Dear Friends,

the good thing about starting many projects at the same time (usually a bad thing!) is that you can easily finish something that's nearly done already. So did I today by finalising the weathering of my first C&S 55ton 2-bay USRA design hopper.

The car is kit built (I found it hard, especially with that poor instruction sheet. No chance doing the brake gear right without prototype photos) and I soon found out that the provided plastic grab irons come off like ****. I therefore used wire grab irons throughout. 

The Colorado & Southern had 300 of these cars in service. Oh oh, andrews trucks! I learn a lot from master builder George Podas who showed me a method to lower Atlas anderws trucks to the correct hight. Next problem were the decals for that class and road. I decided to go custom with a nice German company named who layed out the sheet with no grumble. I have now enough numbers to letter every particular car of that series between 1943 and 1946. And by that chance I learned a lot about car lettering in general. I am on the way to getting it right, still there are a couple of flaws, especially decalling and blending the weathering together nicely. I work under 4000 kelvin light in the workshop and the warm sunlight turns out the car totally different. 

C&S 18014 is the first of a fleet of hoppers and it took me quite a long time to build it. 


The car originally had letting as built in 1919. 

After priming the model I mixed a warm brown color with maybe not enough red in it. Custom decals went on. I primed the car with too much air pressure and ended up with a sand paper surface. Next time I will take care not to make that mistake again. 

Lowered Atlas Andrews trucks. 

Thanks for reading – I am here modelling all alone (that's O.K.) and really enjoy to share my work with you guys! Hopefully I'll make it to the O Scale March Meet in 2020!


Photos (9)
Original Post

Yes, the Atlas trucks have the bolster screwed together. What George Podas did was to remove the top part, grind or mill down the remaining bolster part and insert a piece of sheet brass with the center hole. The screws go up from below this time and have to be trimmed. Also the brackets of the side frame has to be cut back to allow for enough clearence.




Photos (2)

Sarah, you have done a wonderful job building, and weathering this car! I totally agree with Tom "Gilly" Gilsdorf, if this car was photographed in the right light and setting, it would be very difficult to tell that it's actually a model!


And as the sunset faded, I spoke to the faintest first starlight.
And I said next time, Next time, We'll get it right!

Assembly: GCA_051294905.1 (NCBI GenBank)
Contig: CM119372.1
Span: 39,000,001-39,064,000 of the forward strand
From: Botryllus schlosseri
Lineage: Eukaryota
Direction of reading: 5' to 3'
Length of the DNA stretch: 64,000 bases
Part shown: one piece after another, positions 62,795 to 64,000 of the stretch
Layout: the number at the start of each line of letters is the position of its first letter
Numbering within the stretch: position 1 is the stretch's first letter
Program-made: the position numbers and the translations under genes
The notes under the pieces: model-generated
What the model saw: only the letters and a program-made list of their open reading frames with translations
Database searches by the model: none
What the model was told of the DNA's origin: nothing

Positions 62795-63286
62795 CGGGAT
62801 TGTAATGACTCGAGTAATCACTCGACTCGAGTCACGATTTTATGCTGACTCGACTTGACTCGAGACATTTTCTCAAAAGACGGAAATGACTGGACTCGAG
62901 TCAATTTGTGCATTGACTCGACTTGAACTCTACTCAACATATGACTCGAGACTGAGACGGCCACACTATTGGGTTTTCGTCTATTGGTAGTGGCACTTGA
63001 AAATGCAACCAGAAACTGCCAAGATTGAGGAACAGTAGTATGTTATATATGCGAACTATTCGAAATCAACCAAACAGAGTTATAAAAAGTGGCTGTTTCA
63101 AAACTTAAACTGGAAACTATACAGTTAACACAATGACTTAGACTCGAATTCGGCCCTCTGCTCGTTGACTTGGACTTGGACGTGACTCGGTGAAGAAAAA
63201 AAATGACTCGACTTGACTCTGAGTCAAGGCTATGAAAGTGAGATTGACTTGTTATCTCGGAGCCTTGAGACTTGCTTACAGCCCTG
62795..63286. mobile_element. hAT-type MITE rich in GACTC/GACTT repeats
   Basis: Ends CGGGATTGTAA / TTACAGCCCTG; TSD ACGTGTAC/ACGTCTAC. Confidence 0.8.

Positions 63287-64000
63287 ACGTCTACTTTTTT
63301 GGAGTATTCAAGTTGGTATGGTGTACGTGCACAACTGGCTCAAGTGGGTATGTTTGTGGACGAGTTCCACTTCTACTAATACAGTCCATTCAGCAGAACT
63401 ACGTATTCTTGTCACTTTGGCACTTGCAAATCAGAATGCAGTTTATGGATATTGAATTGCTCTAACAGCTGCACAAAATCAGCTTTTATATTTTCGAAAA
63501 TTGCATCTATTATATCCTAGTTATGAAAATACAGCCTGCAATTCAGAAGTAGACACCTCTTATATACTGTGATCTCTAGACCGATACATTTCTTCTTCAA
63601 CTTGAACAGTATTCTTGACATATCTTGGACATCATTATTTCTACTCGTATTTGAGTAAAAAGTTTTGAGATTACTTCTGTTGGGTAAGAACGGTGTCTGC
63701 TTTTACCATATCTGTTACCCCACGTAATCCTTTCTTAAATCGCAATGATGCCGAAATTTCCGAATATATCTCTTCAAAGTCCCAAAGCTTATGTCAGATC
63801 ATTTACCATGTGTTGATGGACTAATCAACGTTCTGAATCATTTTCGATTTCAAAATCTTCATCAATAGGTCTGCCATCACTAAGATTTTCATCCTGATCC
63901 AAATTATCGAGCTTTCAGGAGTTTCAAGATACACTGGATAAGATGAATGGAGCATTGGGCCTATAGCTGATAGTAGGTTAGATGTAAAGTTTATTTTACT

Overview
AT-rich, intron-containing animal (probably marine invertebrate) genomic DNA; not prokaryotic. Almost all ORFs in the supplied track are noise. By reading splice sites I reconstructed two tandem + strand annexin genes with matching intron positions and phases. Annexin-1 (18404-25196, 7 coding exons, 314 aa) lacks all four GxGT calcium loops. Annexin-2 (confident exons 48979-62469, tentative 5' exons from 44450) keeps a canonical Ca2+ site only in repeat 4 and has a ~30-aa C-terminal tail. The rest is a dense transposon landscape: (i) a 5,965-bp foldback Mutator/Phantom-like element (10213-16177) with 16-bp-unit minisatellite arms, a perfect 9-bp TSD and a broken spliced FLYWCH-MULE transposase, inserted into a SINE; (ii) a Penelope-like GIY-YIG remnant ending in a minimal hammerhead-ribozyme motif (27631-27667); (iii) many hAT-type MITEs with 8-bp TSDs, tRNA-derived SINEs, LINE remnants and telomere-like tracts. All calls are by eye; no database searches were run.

Great build,  Two questions on the Atlas Andrews trucks.  What gauge (thickness) on the brass strip and does the strip continue underneath the side tabs of the truck side frame or do they butt up against the tabs ? 


Ted Michaels   Riverside, Illinois - USA



Very nice job.    FYI, the Athearn Andrews trucks will fit on the IM kit built cars without modification.     I personally like the Athearn trucks better because the equalize and handle rough track better.    If you don't like Delrin (engineering plastic) wheels that come with the trucks,  you can replace them with IM metal wheels.

I don't know what comes with that kit, but IM plastic trucks work pretty well too if you replace the wheelsets with some with Metal axles.


Thanks, Jim - I chose Atlas trucks because of the better detail and scale accuracy. I agree with you completely about the IM trucks (Bettendorf, I think) that I like very much. I upgrade these with their metal wheels. Most rolling stock of the time had these trucks equipped so they will be all used elsewhere. 

I got my first Protocraft trucks not long ago and they are fantastic. They roll like a sledge down the hill. To equip a large number of cars with these is too expensive, however. I use such high quality on signature items. 

As it comes to rough track I must admit that I will do my best to avoid any. Measure my success or failure in the years to come :-)

Very inspirational Sarah !!!   Ironically I just found one of these 2 days ago, when I was digging through unpacked cartons of trains looking for something else....  I was actually thinking about selling it off, but now after seeing your work, and reading through this thread, I think I'll put it together, weather it and run it.   Thanks and keep up the great work.  

Your directions on modifying the Atlas Andrews trucks are most appreciated,  I have some of these trucks that I want to install on other rolling stock, and you articulated a great way to solve the mounting, and height issues. 

Add Reply

OGR Publishing, Inc., 1310 Eastside Centre Ct, Suite 6, Mountain Home, AR 72653